A suggestion for Atlantans frustrated about access to vaccinations

Governor Brian Kemp’s administration has excelled at how to not handle this year-long pandemic. The roll-out of vaccinations has not been an exception to their poor performance in the past year.

That a vaccine is available is a surprise to no one, but the state’s preparation for access to shots has put us last in the country for success. Citizens are frustrated, and rightly so.

Kemp chose to base scheduling on a website and understaffed phone lines. People without internet or computer access have been limited to spending hours on the phone trying fruitlessly to get an appointment. Kemp  announced expanded eligibility for vaccines but the state’s website wasn’t updated to reflect that, which resulted in phone bank staffers turning away people trying to begin their vaccinations. What a colossal waste of taxpayer dollars and time.

Access to vaccine locations has been equally frustrating. The majority of vaccines have only been available in urban areas, leaving rural residents without reasonable access. Five state sites outside the perimeter of Atlanta, capable of serving thousands of people a day, will open today. Scheduling problems migrated to those sites as well.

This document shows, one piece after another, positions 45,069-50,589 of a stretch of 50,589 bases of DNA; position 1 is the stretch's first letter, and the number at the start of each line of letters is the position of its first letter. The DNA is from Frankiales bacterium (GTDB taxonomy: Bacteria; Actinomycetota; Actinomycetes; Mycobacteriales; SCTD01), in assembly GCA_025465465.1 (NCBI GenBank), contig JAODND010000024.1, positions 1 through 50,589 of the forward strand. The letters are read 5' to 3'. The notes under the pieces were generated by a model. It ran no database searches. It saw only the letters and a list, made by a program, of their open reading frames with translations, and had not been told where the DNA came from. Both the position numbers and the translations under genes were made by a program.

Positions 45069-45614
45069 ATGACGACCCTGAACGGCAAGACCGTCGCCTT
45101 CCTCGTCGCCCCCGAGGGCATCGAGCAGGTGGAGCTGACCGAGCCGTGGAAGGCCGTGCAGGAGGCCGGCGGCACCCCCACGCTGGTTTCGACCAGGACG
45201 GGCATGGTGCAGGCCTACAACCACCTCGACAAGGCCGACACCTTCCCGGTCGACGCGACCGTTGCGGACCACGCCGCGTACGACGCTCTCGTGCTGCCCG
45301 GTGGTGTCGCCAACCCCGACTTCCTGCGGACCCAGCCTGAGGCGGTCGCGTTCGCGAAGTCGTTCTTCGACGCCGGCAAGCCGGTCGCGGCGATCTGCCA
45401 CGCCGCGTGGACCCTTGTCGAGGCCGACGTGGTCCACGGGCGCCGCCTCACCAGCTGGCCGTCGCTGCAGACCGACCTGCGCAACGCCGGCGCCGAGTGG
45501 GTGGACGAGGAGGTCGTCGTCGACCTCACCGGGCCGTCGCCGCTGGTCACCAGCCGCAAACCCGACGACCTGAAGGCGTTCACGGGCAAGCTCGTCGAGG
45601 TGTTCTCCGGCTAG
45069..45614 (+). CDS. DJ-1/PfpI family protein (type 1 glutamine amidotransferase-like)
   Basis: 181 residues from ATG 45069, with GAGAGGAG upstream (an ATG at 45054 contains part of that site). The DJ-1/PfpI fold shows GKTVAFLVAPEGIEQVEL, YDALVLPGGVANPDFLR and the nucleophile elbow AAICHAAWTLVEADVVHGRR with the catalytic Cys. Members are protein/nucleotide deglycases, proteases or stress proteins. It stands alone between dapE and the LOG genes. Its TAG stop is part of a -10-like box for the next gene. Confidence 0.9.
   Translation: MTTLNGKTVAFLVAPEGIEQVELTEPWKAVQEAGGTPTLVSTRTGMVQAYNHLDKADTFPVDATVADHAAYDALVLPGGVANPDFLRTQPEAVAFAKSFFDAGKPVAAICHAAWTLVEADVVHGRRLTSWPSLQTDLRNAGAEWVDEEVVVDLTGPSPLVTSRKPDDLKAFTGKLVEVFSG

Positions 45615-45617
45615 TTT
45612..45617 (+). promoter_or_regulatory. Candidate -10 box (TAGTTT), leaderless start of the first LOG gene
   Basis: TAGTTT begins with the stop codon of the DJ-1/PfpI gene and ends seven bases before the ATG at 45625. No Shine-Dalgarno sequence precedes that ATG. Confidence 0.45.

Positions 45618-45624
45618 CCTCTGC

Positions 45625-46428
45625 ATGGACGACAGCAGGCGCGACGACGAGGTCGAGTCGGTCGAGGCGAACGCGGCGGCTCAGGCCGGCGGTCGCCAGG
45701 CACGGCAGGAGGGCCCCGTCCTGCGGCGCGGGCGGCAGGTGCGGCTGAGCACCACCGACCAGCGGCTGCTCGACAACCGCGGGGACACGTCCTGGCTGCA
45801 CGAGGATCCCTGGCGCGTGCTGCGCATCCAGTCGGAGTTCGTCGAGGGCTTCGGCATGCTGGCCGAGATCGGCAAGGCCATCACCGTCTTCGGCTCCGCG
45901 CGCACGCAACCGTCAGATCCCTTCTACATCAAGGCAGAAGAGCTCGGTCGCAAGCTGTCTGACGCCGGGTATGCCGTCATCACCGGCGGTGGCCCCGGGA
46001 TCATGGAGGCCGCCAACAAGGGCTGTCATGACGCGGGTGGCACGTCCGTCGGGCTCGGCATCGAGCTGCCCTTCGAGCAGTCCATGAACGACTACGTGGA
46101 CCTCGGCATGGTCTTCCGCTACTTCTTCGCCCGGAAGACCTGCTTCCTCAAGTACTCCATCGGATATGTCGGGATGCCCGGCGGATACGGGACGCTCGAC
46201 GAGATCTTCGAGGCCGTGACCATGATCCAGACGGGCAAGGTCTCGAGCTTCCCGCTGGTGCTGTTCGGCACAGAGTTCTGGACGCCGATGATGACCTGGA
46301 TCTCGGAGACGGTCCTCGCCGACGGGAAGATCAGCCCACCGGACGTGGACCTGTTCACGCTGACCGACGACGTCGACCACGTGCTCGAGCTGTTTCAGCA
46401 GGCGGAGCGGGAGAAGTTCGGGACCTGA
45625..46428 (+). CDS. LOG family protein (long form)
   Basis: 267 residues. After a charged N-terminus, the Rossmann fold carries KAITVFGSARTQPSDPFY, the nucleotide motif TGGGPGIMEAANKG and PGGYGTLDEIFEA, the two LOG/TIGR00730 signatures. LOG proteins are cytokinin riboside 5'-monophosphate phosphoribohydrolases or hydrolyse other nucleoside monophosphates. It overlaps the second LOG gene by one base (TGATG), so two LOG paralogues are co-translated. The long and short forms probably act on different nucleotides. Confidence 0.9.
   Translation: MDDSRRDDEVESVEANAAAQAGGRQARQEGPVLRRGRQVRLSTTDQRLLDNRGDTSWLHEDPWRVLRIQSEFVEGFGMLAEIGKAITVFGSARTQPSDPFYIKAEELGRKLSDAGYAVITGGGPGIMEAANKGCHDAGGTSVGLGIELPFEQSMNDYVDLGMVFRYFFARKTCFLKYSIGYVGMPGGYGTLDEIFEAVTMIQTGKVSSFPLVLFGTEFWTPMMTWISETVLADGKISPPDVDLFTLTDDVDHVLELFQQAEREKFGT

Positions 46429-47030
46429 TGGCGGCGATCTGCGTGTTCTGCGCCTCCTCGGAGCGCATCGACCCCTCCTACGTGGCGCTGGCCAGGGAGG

Now that Kemp has opened up eligibility to more people, people in Atlanta are complaining that they can’t get vaccinated near their homes. Kemp is urging those people to drive to south Georgia for shots.

There are all kinds of reasons this isn’t helpful, particularly for rural Georgia.

With libraries closed, which often serve as the only point of access to the internet and computers for many small community residents, vaccine appointments remain a hurdle they cannot scale. Kemp should have ramped up phone capacity for appointments along with the addition of these new locations.

Most rural Georgia communities lack public transportation. Counties aren’t equipped to get people who lack transportation to vaccination sites. Shots in arms is critical to reducing case load, saving lives, and energizing our state economy, especially as the weather warms up and people think about vacations.

With newly expanded eligibility for vaccination, metro Atlanta residents are complaining about not being able to get their shot a few miles from home. Kemp ‘s best solution is to drive out of town for vaccines. Rightly so, people who don’t get paid time off from the one, two, or maybe three jobs they need to house, feed, and clothe their families, have every reason to be angry. But they aren’t the only ones complaining.